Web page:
Thiywo (n.) – The act of running someone over with great force.
“Man, he just hit him with that thiywo!”
And so it begins. Another season. Another draft. Another championship.
To say that I’ve missed all of you in the fantasy football community over the last several months would be a tremendous understatement. While I recognize I promised many more columns and much more offseason advice, I mustered only a few spot pieces around the NFL combine, and then, without so much as a warning, seemingly disappeared. For this, I apologize. But fear not – I am not only back, but also feeling stronger than ever and ready to bring each and every one of my loyal readers the championship they so rightly desire. Or, at the very least, a false sense of confidence, a desire for more sarcasm, and the immediate need to do a Google search to make sense of some inane reference I used when attempting to make a joke. But if I am a little rusty at this, please understand that it has been a while since I have written fantasy advice; cut me a little slack.
Oh, I also forgot how to write a segue.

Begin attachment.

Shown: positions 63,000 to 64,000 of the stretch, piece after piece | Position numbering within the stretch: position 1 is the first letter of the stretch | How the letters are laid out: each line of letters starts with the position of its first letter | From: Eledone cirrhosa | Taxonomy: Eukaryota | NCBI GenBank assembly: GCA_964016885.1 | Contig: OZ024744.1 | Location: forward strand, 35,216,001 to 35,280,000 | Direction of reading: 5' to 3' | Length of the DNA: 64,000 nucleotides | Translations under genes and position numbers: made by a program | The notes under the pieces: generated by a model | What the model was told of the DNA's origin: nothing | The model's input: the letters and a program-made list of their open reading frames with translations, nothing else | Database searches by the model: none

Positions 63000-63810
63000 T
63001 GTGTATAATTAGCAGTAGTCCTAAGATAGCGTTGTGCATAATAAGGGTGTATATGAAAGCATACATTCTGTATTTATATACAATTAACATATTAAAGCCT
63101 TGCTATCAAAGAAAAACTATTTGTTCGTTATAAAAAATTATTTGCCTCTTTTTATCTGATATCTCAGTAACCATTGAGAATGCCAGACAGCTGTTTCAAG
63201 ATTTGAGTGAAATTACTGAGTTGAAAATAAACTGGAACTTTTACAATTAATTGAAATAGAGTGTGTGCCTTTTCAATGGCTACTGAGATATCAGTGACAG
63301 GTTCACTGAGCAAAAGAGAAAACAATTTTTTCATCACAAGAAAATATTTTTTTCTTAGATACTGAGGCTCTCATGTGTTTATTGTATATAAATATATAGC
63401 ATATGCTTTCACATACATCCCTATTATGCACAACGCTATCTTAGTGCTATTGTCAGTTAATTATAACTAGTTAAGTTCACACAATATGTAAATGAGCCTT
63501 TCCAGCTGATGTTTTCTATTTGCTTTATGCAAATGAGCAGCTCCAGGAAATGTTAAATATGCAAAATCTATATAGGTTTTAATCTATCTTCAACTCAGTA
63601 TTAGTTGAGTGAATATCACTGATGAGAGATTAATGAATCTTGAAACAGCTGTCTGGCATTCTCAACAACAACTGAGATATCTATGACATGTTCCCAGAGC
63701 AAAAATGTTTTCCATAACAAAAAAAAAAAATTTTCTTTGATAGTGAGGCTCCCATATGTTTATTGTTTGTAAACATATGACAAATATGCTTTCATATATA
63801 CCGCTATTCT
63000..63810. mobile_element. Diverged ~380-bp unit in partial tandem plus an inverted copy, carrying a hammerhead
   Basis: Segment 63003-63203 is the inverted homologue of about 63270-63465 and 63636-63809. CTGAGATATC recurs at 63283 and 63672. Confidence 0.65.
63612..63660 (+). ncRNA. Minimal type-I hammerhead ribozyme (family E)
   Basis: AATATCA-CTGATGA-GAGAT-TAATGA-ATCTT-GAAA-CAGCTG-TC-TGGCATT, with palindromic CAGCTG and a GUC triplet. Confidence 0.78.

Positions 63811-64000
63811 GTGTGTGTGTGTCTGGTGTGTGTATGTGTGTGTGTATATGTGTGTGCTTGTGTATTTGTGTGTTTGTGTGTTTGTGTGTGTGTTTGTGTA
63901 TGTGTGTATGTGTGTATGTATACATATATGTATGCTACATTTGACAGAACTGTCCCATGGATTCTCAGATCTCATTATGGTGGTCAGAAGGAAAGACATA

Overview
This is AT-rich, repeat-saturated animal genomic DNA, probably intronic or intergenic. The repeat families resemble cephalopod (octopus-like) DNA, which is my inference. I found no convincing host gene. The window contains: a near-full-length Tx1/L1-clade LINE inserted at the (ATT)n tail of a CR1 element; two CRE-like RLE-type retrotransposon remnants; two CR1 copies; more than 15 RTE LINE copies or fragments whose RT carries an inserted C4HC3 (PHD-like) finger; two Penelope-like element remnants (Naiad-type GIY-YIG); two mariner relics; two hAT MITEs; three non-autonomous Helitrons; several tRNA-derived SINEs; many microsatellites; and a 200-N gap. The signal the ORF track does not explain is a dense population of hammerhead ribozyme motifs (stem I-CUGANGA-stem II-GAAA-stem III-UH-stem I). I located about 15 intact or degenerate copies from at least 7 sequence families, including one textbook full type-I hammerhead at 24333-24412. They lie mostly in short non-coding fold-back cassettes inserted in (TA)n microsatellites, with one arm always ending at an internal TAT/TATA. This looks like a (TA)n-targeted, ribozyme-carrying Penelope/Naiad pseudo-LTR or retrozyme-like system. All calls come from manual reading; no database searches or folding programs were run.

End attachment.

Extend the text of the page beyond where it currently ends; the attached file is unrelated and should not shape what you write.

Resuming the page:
I have a new job! I am now a proud English teacher at an amazing High School in Northwest Ohio. My job, to put it bluntly, is incredible. I have over 150 students that are eager to learn, share, and develop into leaders in their classroom and community. Also, as an added bonus, they teach me things. Important things. Like why I need to be listening to someone named “Chief Keef” or that Stranger Things just may be the best 8-episode television series I will ever watch. They also teach me words, which, as an English teacher, I love. For example:
Crispy (adj.) – Something that is either awesome, or sweet.
“MJ, so far, your column is not very crispy.”
Fair point. Let’s get moving, shall we?
For those of you who are either new to the incredible Fantasy Sharks website, or to my particular column entitled Keeping Ahead, let me do a bit of explaining. My job, and the focus of this article each week is to dig through film, game tape, and team reports to uncover the best and brightest keeper prospects for your fantasy team.
Wait a minute, what’s a keeper prospect? Don’t worry, I will explain.